Pretoria - The Duchess of Cornwall, Camilla Rosemary, received a warm reception when she visited Potter's House, a centre for abused and destitute women in Pretoria on Thursday.
Dressed in a cream, butterfly-print dress and matching jacket, the Duchess arrived in a top of the range, grey Mercedes-Benz. And unlike the arrival of the US first lady Michelle Obama, and her daughters, Sasha and Malia at the beginning of the year, the arrival was relaxed, with no sniffer dogs, police or FBI.
There were waves and smiles as she entered the humble home, where she met and greeted some of the residents and former residents of the house.
One such woman who connected with the Duchess was 28-year-old Andisiwe Njaba, who is a mother of two children, aged four and one.
Andisiwe sought refuge in the home after she was beaten and stabbed while pregnant with her second baby by her then boyfriend and father of her children.
"I knew I had to turn my life around ... I could no longer stand being in an abusive relationship, so I turned to Potter's House. I came here pregnant with my second child, from 2009 to 2010," said Andisiwe, who had a long conversation with the Duchess.
When she came to Potter's House, Njaba said she had no purpose in life, had anger management issues, was unemployed and had no self-confidence.
"But now I'm alive, I'm working, living in my own flat and supporting both my kids. I'm more focused in life - and it's all thanks to Potter's House," said Njaba, who shared a joke with the Duchess about how naughty her kids are at this age.
Although media were kept at bay, the Duchess of Cornwall, who was also treated to a dance by the kids, could be heard expressing how grateful she was that the centre was helping vulnerable women and children.
Potter's House was established in 1993 as the first non-racial shelter for abused and destitute women in the city of Pretoria. It is hosted by Yeast City Housing and can accommodate 24 women at a time with their children, averaging about 100 women and 50 children per year.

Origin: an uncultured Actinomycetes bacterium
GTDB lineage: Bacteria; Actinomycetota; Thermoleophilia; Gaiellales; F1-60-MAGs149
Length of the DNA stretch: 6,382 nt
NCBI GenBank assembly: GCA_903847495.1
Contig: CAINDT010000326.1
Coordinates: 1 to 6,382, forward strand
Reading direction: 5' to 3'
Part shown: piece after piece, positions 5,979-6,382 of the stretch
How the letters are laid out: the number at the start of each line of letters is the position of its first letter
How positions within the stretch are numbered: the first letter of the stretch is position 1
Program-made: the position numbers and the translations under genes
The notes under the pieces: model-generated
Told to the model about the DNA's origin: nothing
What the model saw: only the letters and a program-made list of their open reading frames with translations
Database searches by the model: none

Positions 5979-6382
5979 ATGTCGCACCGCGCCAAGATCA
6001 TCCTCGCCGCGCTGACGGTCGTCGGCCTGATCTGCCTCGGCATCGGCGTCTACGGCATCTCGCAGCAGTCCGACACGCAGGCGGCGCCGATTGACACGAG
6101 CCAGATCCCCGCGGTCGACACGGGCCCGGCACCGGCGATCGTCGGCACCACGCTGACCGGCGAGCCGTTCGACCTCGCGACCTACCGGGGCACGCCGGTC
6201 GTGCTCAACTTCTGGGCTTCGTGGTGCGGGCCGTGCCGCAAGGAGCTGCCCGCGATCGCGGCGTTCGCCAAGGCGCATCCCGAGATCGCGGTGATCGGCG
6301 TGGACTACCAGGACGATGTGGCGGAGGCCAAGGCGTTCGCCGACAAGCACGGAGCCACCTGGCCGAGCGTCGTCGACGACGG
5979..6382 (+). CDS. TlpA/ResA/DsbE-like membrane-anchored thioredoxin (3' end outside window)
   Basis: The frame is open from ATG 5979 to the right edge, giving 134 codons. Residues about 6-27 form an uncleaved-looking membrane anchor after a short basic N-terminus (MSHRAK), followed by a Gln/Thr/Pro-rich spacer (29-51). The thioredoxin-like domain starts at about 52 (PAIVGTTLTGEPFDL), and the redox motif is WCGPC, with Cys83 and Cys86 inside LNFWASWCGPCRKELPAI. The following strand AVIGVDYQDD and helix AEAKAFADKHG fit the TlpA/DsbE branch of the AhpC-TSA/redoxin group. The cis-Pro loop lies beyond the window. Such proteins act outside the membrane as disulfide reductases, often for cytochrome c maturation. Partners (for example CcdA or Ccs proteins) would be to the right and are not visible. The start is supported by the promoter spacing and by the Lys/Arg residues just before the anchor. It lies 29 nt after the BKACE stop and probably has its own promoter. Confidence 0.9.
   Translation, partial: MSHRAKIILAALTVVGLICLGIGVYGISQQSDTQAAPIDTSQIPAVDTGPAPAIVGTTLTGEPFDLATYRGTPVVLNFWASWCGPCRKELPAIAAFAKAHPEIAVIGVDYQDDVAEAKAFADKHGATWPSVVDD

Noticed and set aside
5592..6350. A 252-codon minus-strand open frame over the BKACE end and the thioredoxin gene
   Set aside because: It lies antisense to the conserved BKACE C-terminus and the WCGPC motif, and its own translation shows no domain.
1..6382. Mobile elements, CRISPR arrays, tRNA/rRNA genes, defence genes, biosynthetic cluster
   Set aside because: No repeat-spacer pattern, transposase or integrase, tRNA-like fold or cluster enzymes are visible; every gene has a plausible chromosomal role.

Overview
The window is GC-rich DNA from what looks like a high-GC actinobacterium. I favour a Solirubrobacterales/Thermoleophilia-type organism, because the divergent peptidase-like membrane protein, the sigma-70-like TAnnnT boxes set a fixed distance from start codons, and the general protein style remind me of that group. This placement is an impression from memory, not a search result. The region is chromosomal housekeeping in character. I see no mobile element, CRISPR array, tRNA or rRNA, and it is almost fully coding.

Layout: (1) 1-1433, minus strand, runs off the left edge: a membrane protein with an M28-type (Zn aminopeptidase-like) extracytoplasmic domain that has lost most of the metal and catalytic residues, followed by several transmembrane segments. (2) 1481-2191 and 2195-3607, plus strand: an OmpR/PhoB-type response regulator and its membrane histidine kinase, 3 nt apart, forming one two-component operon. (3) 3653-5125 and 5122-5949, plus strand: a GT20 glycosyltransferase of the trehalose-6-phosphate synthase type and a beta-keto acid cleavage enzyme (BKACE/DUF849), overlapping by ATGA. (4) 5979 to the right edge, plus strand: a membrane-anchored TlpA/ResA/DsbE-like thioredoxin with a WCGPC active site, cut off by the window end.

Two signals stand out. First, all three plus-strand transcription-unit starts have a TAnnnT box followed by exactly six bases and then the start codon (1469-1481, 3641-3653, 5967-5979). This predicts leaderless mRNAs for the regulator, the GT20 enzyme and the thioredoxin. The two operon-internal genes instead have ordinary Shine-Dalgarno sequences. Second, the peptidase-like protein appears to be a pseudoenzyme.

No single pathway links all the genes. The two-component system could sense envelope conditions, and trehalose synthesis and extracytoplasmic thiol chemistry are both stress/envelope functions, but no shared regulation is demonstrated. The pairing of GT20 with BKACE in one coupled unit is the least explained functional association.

The main activities of the Potter's House are outreach services to vulnerable women in the community, a drop-in centre, a transitional residential facility, job preparation and job skills training, advocacy work regarding women's issues and a baby care centre, which caters for the babies of the women who live in the transitional facility.
After a tour around the centre, the Duchess - who looked relaxed as she mingled with the crowd, giving hugs occasionally - was then whisked away to the British High Commission to meet the staff there.
Her husband, Prince Charles, did not accompany her and was at a corporate leadership event.
The royal couple has had a busy day. They visited Soweto in the morning and are due to visit the Nelson Mandela Foundation in Johannesburg, this afternoon where they could possibly meet former President Nelson Mandela.
The royal visit, according to the commission, will focus on trade and investment promotion to support Britain's economic recovery; employment opportunities; education and practical support for disadvantaged young people.
While in the country, the royal couple will also visit KwaZulu-Natal and Cape Town before jetting off to Tanzania on 6 November to celebrate the 50th anniversary of that country's independence.